Round Up

Viewpoints

Viewpoints present policy proposals, considered opinions, and commentary by distinguished policymakers, leaders from business and non-governmental organizations, and scholars. The Harvard Project on Climate Agreements does not advocate any specific climate change policy proposals. Statements and views expressed in Viewpoints are solely those of the authors and do not imply endorsement by Harvard University, the Harvard Kennedy School, or the Harvard Project on Climate Agreements.

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27 Items

Emissions from coal-fired Merrimack Station in Bow, N.H.

AP

Policy Brief - Harvard Project on Climate Agreements

The United States and the Paris Agreement: A Pivotal Moment

| April 2017

The authors break down the reasons for the United States to stay in the Paris Climate Agreement, arguing that the benefits far outweigh any potential costs. The Agreement gives the United States a seat at the table, and the ability to influence international policy on climate change, showing that the United States is open and willing to cooperate.

Policy Brief - Harvard Project on Climate Agreements, Belfer Center

Implications of the Paris Agreement for Carbon Dioxide Removal and Solar Geoengineering

| July 2016

The authors explore, in particular, the implications for CO2 removal and solar geoengineering of the Paris Agreement's long-term temperature goals, provision for "removals by sinks," and market-based mitigation mechanisms.

At the 2012 U.N. Climate Change Conference held in Doha, Qatar, Costa Rica's 800-member Coopedota coffee cooperative launched the world's first carbon-neutral certified coffee (Carbon Clear, 2011).

Photo Credit: Coopedota

Policy Brief - Harvard Project on Climate Agreements, Belfer Center

Eco-Competitiveness and Eco-Efficiency: Carbon Neutrality in Latin America

    Author:
  • René Castro
| November 2015

Improvements in eco-efficiency—defined as a combination of reducing waste and reducing the use of raw inputs—offer one strategy for reducing greenhouse gas emissions while also lowering production costs. In addition, changes in culture—at the level of individual businesses, countries, or both—can enhance the eco-competitive position of these businesses and countries. This paper describes three examples from Costa Rica and shows how the goal of achieving carbon neutrality can provide incentives for improving eco-efficiency and eco-competitiveness.

The world's first full-scale floating wind turbine, assembled in the Åmøy Fjord near Stavanger, Norway. Norway made the most ambitious pledge for voluntary carbon cuts through 2020.

Lars Christopher

Policy Brief - Harvard Project on Climate Agreements, Belfer Center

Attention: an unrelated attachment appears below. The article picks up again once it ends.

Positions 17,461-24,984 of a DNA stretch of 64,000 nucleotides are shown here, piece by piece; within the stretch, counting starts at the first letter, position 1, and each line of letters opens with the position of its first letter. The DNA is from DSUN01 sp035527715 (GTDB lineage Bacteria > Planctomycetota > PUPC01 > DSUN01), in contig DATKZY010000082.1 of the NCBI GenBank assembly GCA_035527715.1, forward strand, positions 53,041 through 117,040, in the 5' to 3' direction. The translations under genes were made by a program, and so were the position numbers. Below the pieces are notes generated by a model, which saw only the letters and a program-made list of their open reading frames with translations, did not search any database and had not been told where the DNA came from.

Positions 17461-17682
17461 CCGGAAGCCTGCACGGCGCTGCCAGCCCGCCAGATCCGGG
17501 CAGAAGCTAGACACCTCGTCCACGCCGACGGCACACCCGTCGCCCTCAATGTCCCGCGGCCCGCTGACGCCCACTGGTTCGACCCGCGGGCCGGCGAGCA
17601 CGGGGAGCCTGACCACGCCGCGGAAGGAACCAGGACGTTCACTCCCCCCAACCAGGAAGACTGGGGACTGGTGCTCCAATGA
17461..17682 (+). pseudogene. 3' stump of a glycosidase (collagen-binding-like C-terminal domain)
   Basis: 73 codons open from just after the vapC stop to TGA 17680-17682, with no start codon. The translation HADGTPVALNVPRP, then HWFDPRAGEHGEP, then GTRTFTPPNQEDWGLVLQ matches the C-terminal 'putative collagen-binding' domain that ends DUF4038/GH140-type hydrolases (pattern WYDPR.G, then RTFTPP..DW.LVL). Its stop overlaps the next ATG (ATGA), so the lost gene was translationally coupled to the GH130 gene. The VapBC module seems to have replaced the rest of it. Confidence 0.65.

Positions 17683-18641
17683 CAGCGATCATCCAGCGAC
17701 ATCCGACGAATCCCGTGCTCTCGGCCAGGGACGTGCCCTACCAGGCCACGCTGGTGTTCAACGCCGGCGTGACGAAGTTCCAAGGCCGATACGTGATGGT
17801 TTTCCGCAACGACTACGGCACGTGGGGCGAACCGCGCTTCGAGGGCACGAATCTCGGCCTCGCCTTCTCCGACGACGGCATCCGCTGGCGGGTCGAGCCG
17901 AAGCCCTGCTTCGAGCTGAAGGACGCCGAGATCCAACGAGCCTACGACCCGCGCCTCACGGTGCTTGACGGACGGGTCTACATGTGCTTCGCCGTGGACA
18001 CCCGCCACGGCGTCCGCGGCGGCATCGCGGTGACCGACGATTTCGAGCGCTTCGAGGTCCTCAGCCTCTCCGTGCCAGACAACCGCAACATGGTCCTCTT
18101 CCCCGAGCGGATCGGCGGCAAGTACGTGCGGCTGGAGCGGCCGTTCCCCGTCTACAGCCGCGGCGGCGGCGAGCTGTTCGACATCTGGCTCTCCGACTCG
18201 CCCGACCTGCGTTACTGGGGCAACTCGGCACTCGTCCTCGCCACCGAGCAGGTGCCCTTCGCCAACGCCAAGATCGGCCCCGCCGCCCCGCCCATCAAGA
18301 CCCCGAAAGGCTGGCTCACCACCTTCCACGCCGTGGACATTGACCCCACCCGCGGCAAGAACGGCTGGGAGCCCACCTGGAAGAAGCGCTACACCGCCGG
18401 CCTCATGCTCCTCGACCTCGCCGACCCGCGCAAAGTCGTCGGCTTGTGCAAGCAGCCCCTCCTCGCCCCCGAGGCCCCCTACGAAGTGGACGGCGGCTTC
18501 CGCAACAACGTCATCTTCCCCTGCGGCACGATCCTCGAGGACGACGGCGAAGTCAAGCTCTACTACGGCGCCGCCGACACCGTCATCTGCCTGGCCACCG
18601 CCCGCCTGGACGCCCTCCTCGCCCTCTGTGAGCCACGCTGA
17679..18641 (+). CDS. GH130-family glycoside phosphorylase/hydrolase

A Pre-Lima Scorecard for Evaluating which Countries are Doing Their Fair Share in Pledged Carbon Cuts

| November 2014

The authors explore a novel approach to evaluating the ambition and fairness of countries' voluntary pledges to reduce emissions. This approach could facilitate negotiations at the upcoming UN climate conference in Lima—and the broader process leading to a new 2015 international climate agreement.

Policy Brief - Harvard Project on Climate Agreements, Belfer Center

The Role of Forests in a Future Climate Agreement

    Author:
  • Donna Lee
| April 2013

Forests can play a significant role in helping to avoid dangerous climate change, and a global agreement under the UNFCCC would be uniquely placed to support efforts in this regard. The rising global demand for agricultural and other land-based products means that pressures on land are increasingly cross-border, and there is an accelerating expansion of the deforestation frontier. Smart domestic policies are critical to solving the deforestation challenge, and recent private sector interest in "sustainable agriculture" is encouraging. However, global agreements that value standing forests and provide incentives that positively impact land use change decisions can be an equally important tool.

Policy Brief - Harvard Project on Climate Agreements, Belfer Center

A Climate Diplomacy Proposal: Carbon Pricing Consultations

    Authors:
  • Adele Morris
  • Warwick McKibbin
  • Peter Wilcoxen
| February 2013

The United States has considerable tax administration and cap-and-trade expertise that could highlight potentially successful carbon pricing approaches. Although this experience is not climate-related, the United States deploys an efficient and highly compliant excise tax system, and it could assist developing country efforts to build their own capacity to tax carbon. The United States also has long experience with cap-and-trade systems for criteria air pollutants, much of which is transferable to greenhouse-gas emissions trading.